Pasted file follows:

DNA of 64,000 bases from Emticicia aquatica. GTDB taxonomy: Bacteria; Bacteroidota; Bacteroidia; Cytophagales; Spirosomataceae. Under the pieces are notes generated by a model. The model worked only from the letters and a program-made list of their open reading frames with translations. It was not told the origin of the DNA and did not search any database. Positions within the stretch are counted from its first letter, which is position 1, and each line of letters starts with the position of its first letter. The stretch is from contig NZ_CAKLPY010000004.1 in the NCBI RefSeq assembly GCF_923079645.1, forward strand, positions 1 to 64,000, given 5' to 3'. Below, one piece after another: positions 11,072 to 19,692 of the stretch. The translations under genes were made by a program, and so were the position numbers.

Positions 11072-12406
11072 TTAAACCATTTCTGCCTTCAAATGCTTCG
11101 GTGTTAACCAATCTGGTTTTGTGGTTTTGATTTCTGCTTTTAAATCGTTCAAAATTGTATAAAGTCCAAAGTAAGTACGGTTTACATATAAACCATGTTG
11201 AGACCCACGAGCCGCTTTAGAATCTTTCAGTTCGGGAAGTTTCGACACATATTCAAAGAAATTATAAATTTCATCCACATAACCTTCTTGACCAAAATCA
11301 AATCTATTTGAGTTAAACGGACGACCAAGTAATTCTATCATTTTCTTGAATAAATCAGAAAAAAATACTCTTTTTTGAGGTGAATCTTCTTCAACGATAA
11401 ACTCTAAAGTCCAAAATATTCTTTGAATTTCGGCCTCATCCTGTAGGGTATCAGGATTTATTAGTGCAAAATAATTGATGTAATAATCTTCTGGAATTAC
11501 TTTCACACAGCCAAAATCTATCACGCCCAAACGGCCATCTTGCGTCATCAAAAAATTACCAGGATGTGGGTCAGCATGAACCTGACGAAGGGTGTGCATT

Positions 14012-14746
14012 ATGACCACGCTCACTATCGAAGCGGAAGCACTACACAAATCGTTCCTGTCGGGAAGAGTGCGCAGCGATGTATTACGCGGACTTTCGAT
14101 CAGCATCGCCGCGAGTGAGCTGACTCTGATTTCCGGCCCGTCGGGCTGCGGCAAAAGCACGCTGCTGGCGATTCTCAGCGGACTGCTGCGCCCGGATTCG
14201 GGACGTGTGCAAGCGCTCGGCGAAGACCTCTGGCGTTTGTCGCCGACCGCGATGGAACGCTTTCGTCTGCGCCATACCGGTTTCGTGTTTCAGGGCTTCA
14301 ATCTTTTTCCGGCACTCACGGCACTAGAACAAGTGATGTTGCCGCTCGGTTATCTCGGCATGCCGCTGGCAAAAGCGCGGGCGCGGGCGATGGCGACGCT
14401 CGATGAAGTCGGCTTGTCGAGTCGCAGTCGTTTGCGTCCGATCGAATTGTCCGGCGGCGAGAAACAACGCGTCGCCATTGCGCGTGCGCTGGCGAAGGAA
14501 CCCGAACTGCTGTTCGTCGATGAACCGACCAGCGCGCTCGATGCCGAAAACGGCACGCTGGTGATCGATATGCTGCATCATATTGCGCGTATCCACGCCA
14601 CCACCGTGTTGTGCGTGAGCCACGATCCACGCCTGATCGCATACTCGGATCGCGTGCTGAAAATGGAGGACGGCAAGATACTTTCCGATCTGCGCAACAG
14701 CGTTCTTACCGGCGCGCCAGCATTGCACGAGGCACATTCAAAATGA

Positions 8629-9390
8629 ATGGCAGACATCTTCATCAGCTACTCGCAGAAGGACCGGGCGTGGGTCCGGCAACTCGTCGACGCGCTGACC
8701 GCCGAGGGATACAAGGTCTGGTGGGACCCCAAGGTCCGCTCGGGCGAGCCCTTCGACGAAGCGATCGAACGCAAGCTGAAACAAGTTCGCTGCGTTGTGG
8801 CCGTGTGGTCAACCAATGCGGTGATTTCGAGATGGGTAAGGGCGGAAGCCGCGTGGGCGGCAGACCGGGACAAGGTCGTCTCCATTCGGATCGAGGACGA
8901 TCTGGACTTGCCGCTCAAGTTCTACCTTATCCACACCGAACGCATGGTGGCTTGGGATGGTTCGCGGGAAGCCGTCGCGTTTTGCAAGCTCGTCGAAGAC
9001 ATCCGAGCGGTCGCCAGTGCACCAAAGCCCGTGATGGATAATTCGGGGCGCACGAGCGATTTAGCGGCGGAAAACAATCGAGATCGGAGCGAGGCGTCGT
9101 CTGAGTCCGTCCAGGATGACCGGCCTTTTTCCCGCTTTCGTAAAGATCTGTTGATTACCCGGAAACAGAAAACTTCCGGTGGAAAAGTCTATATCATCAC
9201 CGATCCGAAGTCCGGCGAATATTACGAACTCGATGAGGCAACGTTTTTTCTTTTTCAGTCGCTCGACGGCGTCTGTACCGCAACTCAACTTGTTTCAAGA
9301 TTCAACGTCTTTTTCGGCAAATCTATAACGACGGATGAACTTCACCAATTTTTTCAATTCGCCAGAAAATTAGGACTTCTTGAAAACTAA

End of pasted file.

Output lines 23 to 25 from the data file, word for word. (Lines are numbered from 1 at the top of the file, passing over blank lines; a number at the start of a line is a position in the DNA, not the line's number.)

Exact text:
9001 ATCCGAGCGGTCGCCAGTGCACCAAAGCCCGTGATGGATAATTCGGGGCGCACGAGCGATTTAGCGGCGGAAAACAATCGAGATCGGAGCGAGGCGTCGT
9101 CTGAGTCCGTCCAGGATGACCGGCCTTTTTCCCGCTTTCGTAAAGATCTGTTGATTACCCGGAAACAGAAAACTTCCGGTGGAAAAGTCTATATCATCAC
9201 CGATCCGAAGTCCGGCGAATATTACGAACTCGATGAGGCAACGTTTTTTCTTTTTCAGTCGCTCGACGGCGTCTGTACCGCAACTCAACTTGTTTCAAGA